Compiegne, Hindenburg Is seeking s
new road about 15 miles to the east,
along tho Paris-Soissons railway.
To make an effective start along this
route Hindenburg must first capture
tho forest of Villers-Cottorets. This is
a very Btrong natural position about
ten miles long and five miles deep. It
provides splendid shelter for artillery
and especially for machine gun nests.
Hindenburg cannot hope to take the
forest, except at a frightful cost in
General Foch can well afford to
abandon a little territory in -this sec
tor if he thereby entices Hindenburg
into consenting to further bloody sac
rificles. The struggle for Compeigne
has been a distinct allied victory up to
the present becauso of tho successful
adoption of thig program by General
Foch. Tho tarritory north of Compeigne
now in Hindenburg 's possession, is no
more than a burial ground given to the
German dead. The slight progress made
by tho Germans toward yillers-Cottcr-ets
ha the same significance.
It is unfortunate for the Gorman
militarists that the serious check Hin
denburg has experiftiieed before Com
piegne should coincide with the boast
on the Prussian war minister, Von
Stein in the' rcichstag that General
Foch has no more reserves left.
Von Stein's statement to the reich
stag is a very hopeful sign for his al
lies. Hts extravagant suggestions that
General Foch is reaching the last
aage of exhaustion and that Ameri
can troojie arc not seriously to be
reckoned with show that German pub
lic opinion has to be fed with German
LIVESTOCK SHIPMENTS .
Washington, June 13.-There
were 668,573 cars of a'i kipdl
of livestock loaded in the Uric-
ed States during ne first five
months of this year, according
ing to reports received by the
bureau of Markets. . Included
were 285,333 carloads of eat-
tie and calves; 246,932 cars
hogs; 66318 ears sheep; 24,298
ears horses and mules; 45,193
cars mixed stock.
AGE LIMIT AS K ED
Limit May Be Fixed by Con
gress Soon at Forty-Five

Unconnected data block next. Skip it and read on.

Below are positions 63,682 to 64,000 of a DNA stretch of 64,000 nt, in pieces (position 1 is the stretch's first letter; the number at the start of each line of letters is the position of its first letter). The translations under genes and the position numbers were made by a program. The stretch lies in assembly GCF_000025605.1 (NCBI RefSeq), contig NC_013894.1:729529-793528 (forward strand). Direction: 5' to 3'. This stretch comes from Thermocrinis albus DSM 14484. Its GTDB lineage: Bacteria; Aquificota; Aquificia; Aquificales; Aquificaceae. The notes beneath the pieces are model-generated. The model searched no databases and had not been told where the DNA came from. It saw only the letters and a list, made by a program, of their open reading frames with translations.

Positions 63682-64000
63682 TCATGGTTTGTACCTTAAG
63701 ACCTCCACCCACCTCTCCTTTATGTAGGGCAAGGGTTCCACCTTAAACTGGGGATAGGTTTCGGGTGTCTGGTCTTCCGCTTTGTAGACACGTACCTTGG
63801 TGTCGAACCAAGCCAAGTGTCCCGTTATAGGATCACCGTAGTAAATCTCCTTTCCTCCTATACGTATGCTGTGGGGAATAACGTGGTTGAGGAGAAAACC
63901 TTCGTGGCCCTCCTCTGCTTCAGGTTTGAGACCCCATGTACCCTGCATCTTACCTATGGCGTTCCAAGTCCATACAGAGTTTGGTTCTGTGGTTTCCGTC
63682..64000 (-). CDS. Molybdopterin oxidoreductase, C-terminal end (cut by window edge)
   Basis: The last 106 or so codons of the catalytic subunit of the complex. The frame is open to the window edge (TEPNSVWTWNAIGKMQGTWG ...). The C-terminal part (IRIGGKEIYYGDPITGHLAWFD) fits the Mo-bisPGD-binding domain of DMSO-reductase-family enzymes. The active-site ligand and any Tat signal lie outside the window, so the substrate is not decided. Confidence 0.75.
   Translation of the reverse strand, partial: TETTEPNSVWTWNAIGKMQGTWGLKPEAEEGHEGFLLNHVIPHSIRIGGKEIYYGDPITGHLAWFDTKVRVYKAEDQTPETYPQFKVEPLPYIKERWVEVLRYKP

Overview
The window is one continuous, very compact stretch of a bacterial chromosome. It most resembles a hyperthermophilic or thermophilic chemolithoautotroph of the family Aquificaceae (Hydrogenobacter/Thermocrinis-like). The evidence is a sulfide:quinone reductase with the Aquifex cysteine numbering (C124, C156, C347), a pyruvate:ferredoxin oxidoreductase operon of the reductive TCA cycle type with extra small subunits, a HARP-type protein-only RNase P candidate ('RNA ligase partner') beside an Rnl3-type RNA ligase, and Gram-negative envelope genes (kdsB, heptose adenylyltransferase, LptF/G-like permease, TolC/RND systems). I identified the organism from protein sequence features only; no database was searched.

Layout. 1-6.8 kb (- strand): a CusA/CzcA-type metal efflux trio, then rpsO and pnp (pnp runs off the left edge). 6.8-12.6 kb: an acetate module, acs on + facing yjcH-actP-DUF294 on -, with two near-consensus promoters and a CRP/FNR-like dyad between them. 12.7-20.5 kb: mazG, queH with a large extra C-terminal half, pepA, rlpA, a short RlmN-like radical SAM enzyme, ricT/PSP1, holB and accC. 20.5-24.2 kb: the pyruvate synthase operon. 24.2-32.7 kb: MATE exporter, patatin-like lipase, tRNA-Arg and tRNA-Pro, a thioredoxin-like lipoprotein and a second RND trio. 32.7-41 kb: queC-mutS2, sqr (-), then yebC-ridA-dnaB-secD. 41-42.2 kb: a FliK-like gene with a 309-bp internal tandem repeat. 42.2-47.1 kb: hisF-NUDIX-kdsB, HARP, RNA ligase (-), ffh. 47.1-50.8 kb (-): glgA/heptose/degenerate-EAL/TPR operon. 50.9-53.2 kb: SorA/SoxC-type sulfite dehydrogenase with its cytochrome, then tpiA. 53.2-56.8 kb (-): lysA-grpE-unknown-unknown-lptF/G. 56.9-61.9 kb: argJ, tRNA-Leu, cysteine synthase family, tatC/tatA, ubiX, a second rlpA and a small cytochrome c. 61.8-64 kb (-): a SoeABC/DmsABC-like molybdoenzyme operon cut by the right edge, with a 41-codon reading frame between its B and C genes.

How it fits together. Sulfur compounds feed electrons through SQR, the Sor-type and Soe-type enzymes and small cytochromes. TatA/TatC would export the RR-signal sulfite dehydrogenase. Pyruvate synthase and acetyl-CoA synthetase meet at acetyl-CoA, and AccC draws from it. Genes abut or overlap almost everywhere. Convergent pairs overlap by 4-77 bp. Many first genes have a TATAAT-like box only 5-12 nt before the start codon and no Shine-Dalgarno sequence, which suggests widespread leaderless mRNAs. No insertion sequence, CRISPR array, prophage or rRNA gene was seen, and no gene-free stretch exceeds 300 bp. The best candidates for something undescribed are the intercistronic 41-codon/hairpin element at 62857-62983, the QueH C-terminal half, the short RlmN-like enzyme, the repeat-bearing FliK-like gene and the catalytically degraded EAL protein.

or fifty Years
PROBABLE DEPLETION OF
CLASS ONE IS REASON
Ratification of Draft Treaties
Make Uniform Age Limit
Washington, June 13. That the war
department will ask changes in the
draft law so as to luclude all men be
tween ttwe ages of 18 and 45 or 49 years
was the forecast of well-informed con
gressional lenders today.
The new legislation, which would
place tho draft on the sanw basis as that,
of Britain and facilitate tho operation
of the inter-allied draft treaties is ex
pected to be launched in the December
In the meantime a campaign of edu
cation is to be conducted to inform the
country of the need for raising the
These reasons include the probable de
pletion of class one this year and the
necessity for going into deferred classi
fications unless draft limits aro broad
nod. "Provost Marshal Crowder has no de
sire to go into deferred classifications"
said Representative Kahn of the house
military committee today.
Members of the senate foreign rela
tions committee said today that ratifi
cation of the draft treaty with Great
Britain and Canada "would impose a
moral obligation on the United States
to raise the draft age." -
Under an agreement among all th al
lies it is understood the military ser
vieff ages of all the allied nations are'
to be made uniform.
Ratification is tho first' step in ad
ding nearly 700,000 men to tho Ameri
can or allied armies, from the popula
tion of this country, officials said.
Under tho proposed plan as congress
leaders understand it, not all the men
thus rendered liable for service would
(Continued on page three)
t Final Arrangements
t Second Annual Events of
Biggest Day Salem Ever SawThere Will Be a t
Feast For Bargain Hunters In Every Line of i
Business And They